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Wednesday, September 27
Champion turned politician seeks fourth gold

MOSCOW -- Alexander Karelin has many roles in life -- as a member of the Russian parliament, a tax official and a colonel. He is also aiming to become the first wrestler to win gold medals at four successive Olympics.

The man affectionately known as the Russian Bear has taken the super-heavyweight title in Greco-Roman wrestling at the past three Olympic Games.

With his 33rd birthday approaching, Karelin, who has not lost a competition since 1987, is expected to make Sydney his last major international competition.

Karelin, a close friend of Russian president Vladimir Putin, decided last year to go into politics as one of the leaders of a pro-Kremlin party appropriately nicknamed the Bear from its initials.

The party, formed only two months before a parliamentary election in December 1999, swept into second place in the polls and helped to provide the platform on which Putin won the presidential election in March 2000.

Kremlin insiders say Karelin has such an influence on Putin, an avid judoka in his youth, that he persuaded him to name Karelin's former sparring partner, Boris Ivanyuzhenkov, as Russia's sports minister last year.

Although he won a parliamentary seat, Karelin told his fellow MPs he would take a sabbatical to prepare for Sydney.

"My colleagues in parliament told me not to worry if I would have to miss a few sessions," Karelin said. "They said just bring home the gold. It would be the best present."

Painful injury

Karelin, who weighs 130 kgs, has won nine world and 12 European titles and has a reputation as a courageous fighter.

In April 1996, at the European championships in Budapest, he suffered a painful muscle tear in his rib cage in one of his early bouts.

He could barely lift his right arm and was confined to wrestling with only his left. Nevertheless, he won the remainder of his bouts to take the gold.

"I never thought of quitting," Karelin said afterward. "It just never crossed my mind. They would have had to carry me out on a stretcher for me to quit."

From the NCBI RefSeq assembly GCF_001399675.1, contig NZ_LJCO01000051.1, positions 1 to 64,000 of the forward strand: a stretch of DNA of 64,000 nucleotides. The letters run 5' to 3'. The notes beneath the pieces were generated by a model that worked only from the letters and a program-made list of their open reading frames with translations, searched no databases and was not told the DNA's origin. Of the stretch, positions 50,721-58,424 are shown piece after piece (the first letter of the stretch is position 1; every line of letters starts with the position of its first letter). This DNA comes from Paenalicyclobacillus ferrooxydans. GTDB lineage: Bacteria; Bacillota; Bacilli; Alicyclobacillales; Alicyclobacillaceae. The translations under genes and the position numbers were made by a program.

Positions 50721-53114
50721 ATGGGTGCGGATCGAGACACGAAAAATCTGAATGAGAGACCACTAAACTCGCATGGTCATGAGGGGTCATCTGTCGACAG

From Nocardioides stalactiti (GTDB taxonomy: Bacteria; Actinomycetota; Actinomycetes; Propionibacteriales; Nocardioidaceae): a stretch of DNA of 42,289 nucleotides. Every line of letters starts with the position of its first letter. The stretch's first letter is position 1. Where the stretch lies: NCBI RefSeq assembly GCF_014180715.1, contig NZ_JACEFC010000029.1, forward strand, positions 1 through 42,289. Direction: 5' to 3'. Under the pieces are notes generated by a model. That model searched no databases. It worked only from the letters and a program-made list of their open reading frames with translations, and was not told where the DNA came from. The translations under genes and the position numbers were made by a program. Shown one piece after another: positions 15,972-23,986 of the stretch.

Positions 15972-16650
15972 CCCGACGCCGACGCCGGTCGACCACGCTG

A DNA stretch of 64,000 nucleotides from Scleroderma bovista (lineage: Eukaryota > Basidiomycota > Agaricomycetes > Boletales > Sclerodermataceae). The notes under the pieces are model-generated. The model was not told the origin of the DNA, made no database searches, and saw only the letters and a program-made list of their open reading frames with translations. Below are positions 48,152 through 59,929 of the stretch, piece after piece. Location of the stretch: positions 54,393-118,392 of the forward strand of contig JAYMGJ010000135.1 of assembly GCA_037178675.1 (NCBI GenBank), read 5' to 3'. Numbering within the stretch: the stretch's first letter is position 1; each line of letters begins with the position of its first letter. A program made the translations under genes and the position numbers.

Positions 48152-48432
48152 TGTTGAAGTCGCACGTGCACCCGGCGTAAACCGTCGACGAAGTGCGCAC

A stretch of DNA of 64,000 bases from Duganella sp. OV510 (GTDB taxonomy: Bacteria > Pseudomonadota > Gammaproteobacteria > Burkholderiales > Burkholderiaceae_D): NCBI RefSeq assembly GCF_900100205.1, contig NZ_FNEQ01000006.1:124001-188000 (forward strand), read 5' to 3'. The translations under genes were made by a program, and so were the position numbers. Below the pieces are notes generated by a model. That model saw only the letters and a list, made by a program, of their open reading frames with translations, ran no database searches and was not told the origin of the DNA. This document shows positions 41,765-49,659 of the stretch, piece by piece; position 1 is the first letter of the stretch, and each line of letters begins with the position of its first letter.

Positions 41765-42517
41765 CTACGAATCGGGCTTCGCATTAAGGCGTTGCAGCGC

A couple of months later in Atlanta, still not fully recovered from that injury, Karelin earned his third Olympic title, beating home favorite Mat Ghafarri in a fiercely-fought final.

For his achievement Karelin was presented with a "Hero of Russia" medal by then President Boris Yeltsin in the Kremlin.

Karelin, who works as tax officer in day-to-day life, was also promoted to colonel in the Russian Tax Ministry.

Some sports officials privately say that Karelin can expect to be given an unprecedented fourth star on his epaulettes if he wins again in Sydney, making him the first ever Russian athlete-general.

But Karelin is not all brawn. Friends say he has a gentle side and he is an admirer of ancient Greek philosophy, poetry and architecture.

Unique distinction

Karelin has the unique distinction of having carried three different flags at three Olympic opening ceremonies.

He first represented the Soviet Union in 1988 in Seoul, then the Commonwealth of Independent States in 1992 in Barcelona and finally the Russian Federation in Atlanta four years later.

Karelin would have been a sure bet to carry the flag again in Sydney but the Games schedule has worked against him.

His competition does not start until the second week, meaning he is likely to still be in a training camp in the town of Podolsk, outside Moscow, when the opening ceremony takes place on Sept. 15.

"It would be almost impossible to find good sparring partners for Karelin in Sydney, so there is little sense in him going there long before he is scheduled to compete," said Anatoly Kolesov, who has headed Russia's Olympic preparations.

"Of course, it would be nice for him to carry our flag once again, but we're not going to jeopardize his final Olympic preparations.

"It's a lot more important for him to win than walk in the opening ceremony. Besides, we have many other great athletes who could carry the flag of our country."

Karelin is unperturbed at being the overwhelming favorite for the Olympic crown yet again.

"I know the weight of the nation is on my shoulders but I should be used to it by now," he said recently.

"My fourth Olympic medal will not be easy because there are so many opponents who want to defeat me.

"All my rivals are strong, strong men but it doesn't frighten me. On the contrary, it stimulates me to work harder in training."


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